Pas de Deux -
French Music for
Darius MILHAUD (1892-1974)
Maurice RAVEL (1875-1937)
Rapsodie espagnole [15:00]
Georges BIZET (1838-1875)
Jeux d’enfants, Op. 22 [21:15]
Francis POULENC (1899-1963)
Sonate pour deux pianos [22:29]
Élégie (en accords alternés) [5:57]
Mona and Rica Bard (piano(s))
rec. 25-28 November, 2011, Siemens-Villa, Berlin, Germany
Mona and Rica Bard are an incredible new piano duo.
The sisters have been playing together practically since they first
sat before a piano, and they’ve received mentorship from, among
others, the Labèques, Alfons Kontarsky, and the Duo Tal-Groethuysen.
This, their debut album, deserves to be the first of many.
I’m most amazed by their unity in quieter moments; the first movement
of Ravel’s Rapsodie espagnole is, for me, the highlight
of the disc. Oh, the softness of their touch in those first bars; the
way, they instantly conjure up such vivid imagery! Only the finest piano
duos make you forget altogether that you’re listening to two people,
not just in the most technically difficult passages but in the simplest
ones too. Another moment especially impressive in this regard is the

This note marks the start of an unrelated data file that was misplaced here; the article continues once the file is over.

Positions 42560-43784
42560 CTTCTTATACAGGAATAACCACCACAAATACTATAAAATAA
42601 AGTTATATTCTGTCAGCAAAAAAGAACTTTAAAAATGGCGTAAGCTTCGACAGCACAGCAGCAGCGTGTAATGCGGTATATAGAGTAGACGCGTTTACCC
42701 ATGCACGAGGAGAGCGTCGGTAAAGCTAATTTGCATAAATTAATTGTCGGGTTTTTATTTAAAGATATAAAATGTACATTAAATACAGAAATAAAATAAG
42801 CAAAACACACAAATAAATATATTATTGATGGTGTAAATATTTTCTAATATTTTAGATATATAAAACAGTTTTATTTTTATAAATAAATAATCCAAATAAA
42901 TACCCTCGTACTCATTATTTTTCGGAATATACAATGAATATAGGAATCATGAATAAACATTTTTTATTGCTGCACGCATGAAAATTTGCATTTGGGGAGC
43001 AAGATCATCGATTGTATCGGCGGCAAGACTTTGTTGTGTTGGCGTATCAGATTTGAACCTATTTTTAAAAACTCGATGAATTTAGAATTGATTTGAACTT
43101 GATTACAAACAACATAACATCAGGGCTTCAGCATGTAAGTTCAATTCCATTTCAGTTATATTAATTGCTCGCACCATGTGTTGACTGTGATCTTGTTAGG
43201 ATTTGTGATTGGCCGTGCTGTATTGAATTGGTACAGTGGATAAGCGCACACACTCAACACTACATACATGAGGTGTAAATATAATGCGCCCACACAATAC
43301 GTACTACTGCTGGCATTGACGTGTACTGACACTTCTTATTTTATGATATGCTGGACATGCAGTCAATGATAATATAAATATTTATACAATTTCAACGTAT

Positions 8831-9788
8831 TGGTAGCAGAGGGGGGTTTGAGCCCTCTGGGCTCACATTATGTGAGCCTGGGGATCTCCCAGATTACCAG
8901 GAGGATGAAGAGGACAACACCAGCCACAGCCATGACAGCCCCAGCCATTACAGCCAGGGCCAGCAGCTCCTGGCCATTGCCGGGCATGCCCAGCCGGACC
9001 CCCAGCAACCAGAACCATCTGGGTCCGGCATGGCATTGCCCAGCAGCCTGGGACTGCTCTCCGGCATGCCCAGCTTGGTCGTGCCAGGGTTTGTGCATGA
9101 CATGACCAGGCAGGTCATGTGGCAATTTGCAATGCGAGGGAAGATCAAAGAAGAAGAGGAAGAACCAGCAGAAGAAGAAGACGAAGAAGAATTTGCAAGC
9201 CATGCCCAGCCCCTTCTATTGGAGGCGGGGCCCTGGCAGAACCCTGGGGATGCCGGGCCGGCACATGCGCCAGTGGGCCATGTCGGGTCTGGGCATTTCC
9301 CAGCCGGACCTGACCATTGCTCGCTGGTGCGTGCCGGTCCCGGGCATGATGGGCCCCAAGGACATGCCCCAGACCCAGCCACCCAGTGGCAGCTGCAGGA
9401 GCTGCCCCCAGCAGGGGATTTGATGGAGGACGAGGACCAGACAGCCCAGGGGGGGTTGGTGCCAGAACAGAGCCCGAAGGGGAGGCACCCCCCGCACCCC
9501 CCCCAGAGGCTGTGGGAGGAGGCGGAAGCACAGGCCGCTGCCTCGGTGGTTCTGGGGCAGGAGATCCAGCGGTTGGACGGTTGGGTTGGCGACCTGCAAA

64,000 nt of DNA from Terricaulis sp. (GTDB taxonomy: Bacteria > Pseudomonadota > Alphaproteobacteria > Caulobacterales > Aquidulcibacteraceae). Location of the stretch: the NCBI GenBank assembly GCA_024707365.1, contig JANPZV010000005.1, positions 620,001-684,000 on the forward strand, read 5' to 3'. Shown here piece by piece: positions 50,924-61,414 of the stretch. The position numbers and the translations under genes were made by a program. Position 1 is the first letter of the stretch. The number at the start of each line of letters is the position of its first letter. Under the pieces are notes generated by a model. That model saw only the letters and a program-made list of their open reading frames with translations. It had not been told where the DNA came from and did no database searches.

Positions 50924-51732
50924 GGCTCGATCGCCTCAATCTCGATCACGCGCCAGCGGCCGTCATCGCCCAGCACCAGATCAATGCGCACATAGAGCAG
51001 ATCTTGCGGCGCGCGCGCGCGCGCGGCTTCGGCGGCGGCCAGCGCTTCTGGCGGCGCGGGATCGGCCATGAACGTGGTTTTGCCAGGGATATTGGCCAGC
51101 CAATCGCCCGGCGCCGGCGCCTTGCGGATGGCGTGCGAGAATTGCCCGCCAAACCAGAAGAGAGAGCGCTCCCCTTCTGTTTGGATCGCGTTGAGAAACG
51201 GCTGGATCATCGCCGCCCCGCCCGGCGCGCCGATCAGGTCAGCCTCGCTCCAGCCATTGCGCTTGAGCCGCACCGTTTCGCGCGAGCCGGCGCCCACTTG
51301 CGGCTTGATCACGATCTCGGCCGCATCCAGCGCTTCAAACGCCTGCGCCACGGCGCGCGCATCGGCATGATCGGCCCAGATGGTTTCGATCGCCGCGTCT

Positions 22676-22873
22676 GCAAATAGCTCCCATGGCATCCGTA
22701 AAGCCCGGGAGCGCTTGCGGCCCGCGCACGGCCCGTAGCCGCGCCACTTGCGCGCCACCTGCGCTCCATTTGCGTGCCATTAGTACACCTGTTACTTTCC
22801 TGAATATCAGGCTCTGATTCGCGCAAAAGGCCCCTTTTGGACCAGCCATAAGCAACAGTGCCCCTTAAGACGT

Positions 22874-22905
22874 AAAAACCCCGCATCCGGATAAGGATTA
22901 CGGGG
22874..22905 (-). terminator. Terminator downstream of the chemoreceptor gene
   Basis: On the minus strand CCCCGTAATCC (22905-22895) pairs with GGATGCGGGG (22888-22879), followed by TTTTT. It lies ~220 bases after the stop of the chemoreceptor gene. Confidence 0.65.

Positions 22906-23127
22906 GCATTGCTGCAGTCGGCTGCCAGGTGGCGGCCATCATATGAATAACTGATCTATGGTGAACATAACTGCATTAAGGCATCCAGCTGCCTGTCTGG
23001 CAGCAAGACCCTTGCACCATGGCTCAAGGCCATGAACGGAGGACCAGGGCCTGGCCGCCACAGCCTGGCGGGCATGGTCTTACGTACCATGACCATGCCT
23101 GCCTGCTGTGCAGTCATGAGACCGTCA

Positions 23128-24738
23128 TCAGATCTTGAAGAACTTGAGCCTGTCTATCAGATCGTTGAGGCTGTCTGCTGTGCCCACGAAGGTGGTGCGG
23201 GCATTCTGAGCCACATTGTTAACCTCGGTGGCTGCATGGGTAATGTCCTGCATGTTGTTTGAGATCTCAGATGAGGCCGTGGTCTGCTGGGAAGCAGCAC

andante of Poulenc’s sonata for two pianos, in which the lyricism
and drama are both given full voice.
Really everything here is a delight. Scaramouche dances, tickles,
burns manic energy, and in its slow movement is almost unbearably beautiful;
the Bizet suite is as lively and colorful as any orchestral reading.
The program itself seems a little odd, in that Poulenc’s more
serious sonata and elegy are at the end, while the “guilty pleasures”
of Scaramouche, Jeux d’enfants, and the Rapsodie
espagnole come at the beginning. Leading off with Scaramouche
feels a bit like having your dessert before the soup arrives. Still,
the Poulenc Élégie is more like a night-time romance
than a song of mourning, but for a single dissonant outburst, so things
work out in the end.
Sound quality is extremely fine, fuller and more resonant than some
piano duo recordings can be, to my pleasure. The booklet notes are not
always translated especially well. For instance, the artist biography
says “they received important artistic impulses from the Duo Tal
/ Groethuysen and from Katia Labèque, Leonard Hokanson [etc.]”.
According to my father, Thomas Reinhart, who speaks German, “impulse”
is indeed the German word for inspiration, and interestingly it’s
a bit of linguistic metaphor. The idea is that, as a physical impulse
(like a push) drives an object into action, or into a new direction,
so an artistic impulse can do the same for a human mind. It’s
a rather sweet thought to go with a rather sweet CD.